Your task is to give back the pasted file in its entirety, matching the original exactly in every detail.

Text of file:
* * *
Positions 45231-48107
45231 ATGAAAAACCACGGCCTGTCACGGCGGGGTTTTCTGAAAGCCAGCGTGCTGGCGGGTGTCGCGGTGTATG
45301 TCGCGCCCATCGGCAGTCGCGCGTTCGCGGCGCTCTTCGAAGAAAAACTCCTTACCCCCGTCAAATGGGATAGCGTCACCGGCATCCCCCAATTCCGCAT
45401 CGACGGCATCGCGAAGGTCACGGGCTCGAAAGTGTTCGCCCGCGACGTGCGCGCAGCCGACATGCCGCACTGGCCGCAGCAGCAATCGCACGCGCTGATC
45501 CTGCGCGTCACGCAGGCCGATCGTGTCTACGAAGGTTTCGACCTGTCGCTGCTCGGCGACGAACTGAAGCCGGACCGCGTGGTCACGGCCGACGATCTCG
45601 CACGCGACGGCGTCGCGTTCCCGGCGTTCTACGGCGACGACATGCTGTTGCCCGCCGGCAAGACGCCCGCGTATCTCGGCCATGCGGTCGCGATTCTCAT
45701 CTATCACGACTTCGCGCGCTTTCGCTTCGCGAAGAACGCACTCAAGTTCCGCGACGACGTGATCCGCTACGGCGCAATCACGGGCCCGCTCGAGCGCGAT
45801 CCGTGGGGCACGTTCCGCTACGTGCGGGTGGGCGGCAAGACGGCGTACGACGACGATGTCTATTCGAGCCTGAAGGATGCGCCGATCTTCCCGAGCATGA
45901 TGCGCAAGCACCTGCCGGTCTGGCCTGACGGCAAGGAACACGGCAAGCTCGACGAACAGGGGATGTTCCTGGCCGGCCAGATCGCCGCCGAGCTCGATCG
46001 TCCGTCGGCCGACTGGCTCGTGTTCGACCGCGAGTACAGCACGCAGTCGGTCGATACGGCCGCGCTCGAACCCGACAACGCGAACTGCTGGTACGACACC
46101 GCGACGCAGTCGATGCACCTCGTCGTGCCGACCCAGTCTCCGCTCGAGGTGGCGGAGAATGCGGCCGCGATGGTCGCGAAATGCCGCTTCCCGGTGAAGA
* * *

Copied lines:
Positions 45231-48107
45231 ATGAAAAACCACGGCCTGTCACGGCGGGGTTTTCTGAAAGCCAGCGTGCTGGCGGGTGTCGCGGTGTATG
45301 TCGCGCCCATCGGCAGTCGCGCGTTCGCGGCGCTCTTCGAAGAAAAACTCCTTACCCCCGTCAAATGGGATAGCGTCACCGGCATCCCCCAATTCCGCAT
45401 CGACGGCATCGCGAAGGTCACGGGCTCGAAAGTGTTCGCCCGCGACGTGCGCGCAGCCGACATGCCGCACTGGCCGCAGCAGCAATCGCACGCGCTGATC
45501 CTGCGCGTCACGCAGGCCGATCGTGTCTACGAAGGTTTCGACCTGTCGCTGCTCGGCGACGAACTGAAGCCGGACCGCGTGGTCACGGCCGACGATCTCG
45601 CACGCGACGGCGTCGCGTTCCCGGCGTTCTACGGCGACGACATGCTGTTGCCCGCCGGCAAGACGCCCGCGTATCTCGGCCATGCGGTCGCGATTCTCAT
45701 CTATCACGACTTCGCGCGCTTTCGCTTCGCGAAGAACGCACTCAAGTTCCGCGACGACGTGATCCGCTACGGCGCAATCACGGGCCCGCTCGAGCGCGAT
45801 CCGTGGGGCACGTTCCGCTACGTGCGGGTGGGCGGCAAGACGGCGTACGACGACGATGTCTATTCGAGCCTGAAGGATGCGCCGATCTTCCCGAGCATGA
45901 TGCGCAAGCACCTGCCGGTCTGGCCTGACGGCAAGGAACACGGCAAGCTCGACGAACAGGGGATGTTCCTGGCCGGCCAGATCGCCGCCGAGCTCGATCG
46001 TCCGTCGGCCGACTGGCTCGTGTTCGACCGCGAGTACAGCACGCAGTCGGTCGATACGGCCGCGCTCGAACCCGACAACGCGAACTGCTGGTACGACACC
46101 GCGACGCAGTCGATGCACCTCGTCGTGCCGACCCAGTCTCCGCTCGAGGTGGCGGAGAATGCGGCCGCGATGGTCGCGAAATGCCGCTTCCCGGTGAAGA